Saturday, March 12, 2005

When a headline appears like the one currently running on Slate's homepage -- "Shut Up, You Whiny Harvard Brat" -- it's not difficult to discern the author's take on the subject at hand.

Typically, I'm only somewhat put off by headlines as abrasive as that. But in this case I'm especially so. Not only do I know the "brat" in question, but all that that headline does is mindlessly confirm the stereotypical image of Harvard kids being a bunch of, well, whiny brats. Never mind that Ross Douthat's new book, Privilege: Harvard and the Education of the Ruling Class, is an indictment of just such kids; Ross is complaining about them, and therefore he must be just as bad.

The irony of this is that I, too, don't happen to agree with much of what Ross has to say. His criticism of Harvard is, as other reviewers have already noted, more a symptom than a diagnosis. Yet eviscerating his work from the start -- and in such a spectacularly condescending tone -- only attests to his point about the pseudo-intellectual character of the new "meritocratic" class.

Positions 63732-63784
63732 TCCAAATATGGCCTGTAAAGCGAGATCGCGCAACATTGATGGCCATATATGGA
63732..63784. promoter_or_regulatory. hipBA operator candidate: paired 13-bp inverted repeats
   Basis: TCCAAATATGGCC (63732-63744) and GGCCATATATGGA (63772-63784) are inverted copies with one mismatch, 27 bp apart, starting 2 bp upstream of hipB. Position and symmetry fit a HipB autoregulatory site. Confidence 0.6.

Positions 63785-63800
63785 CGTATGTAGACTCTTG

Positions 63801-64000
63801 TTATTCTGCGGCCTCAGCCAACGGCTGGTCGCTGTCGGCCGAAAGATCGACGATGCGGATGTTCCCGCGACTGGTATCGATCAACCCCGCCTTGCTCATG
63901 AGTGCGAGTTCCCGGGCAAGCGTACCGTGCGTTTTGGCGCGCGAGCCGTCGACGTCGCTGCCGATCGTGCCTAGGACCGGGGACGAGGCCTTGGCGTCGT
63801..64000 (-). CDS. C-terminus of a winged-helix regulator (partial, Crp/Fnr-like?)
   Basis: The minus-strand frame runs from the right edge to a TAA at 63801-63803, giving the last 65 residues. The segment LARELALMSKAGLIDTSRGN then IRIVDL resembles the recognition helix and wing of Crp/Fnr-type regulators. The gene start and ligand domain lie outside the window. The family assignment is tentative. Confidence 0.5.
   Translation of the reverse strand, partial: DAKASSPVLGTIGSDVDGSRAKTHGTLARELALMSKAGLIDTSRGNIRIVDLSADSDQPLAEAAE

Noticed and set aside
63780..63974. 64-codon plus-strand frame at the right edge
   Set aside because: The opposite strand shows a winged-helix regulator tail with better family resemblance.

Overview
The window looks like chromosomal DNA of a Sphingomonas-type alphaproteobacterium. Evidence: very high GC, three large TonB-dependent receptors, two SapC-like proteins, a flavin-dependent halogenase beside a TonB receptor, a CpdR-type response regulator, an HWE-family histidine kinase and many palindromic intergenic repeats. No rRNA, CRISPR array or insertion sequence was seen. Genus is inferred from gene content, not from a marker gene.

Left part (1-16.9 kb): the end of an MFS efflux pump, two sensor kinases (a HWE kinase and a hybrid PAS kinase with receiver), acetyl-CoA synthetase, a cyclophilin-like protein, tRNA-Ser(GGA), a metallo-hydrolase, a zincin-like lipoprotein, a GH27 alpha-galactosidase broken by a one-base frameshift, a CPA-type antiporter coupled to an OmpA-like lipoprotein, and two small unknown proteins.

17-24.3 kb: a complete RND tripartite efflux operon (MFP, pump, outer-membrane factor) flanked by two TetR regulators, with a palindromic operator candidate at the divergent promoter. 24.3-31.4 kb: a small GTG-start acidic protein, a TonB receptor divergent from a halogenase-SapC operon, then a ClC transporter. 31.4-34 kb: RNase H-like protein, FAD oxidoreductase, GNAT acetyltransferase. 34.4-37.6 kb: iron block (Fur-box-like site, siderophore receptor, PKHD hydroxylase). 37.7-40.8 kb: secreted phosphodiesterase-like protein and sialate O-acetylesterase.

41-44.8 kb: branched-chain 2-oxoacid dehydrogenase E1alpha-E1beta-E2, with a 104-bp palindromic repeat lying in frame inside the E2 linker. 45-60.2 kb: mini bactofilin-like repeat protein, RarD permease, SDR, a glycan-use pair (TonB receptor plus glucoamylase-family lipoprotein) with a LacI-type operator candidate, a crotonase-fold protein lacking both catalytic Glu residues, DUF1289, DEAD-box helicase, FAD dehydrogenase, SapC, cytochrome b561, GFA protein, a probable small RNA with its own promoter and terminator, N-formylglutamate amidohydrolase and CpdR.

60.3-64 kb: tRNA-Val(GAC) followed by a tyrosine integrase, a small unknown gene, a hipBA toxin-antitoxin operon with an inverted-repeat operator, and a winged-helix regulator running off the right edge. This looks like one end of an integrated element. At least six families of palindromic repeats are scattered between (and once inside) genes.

That said, I am as mentioned one of the brats in question, and worse, I'm also personally acquainted with the author being reviewed. But even if I hadn't attended Harvard, and even if I didn't know Ross, I have to believe my take would remain the same: when accusing a writer of condescension, it's best to avoid altogether infantile lines such as, "As with many a promising young fogy, no adults have interposed themselves between Douthat and his first book contract."

After all, substitute "magazine" for "book", and much the same could be said of the reviewer and his review.

Note: Ross and I were never close friends, but I lived in the same hallway with him my freshman year. He struck me as someone who was incredibly brilliant, but also clearly uncomfortable with his new social environs; behind his wonderfully witty, if often caustic, ripostes, there was always a distance I was neither willing nor able to breach.


Anonymous Anonymous said...

For the truly curious, Douthat refers to Meserole and his suite-mates only once, as "...hulking, monochromatic jocks who smoked pot and stacked beer cans in their windows until no one could see in..."

Perhaps not the most fitting tribute, but still a fleeting moment of infamy for our author.

7:15 PM  

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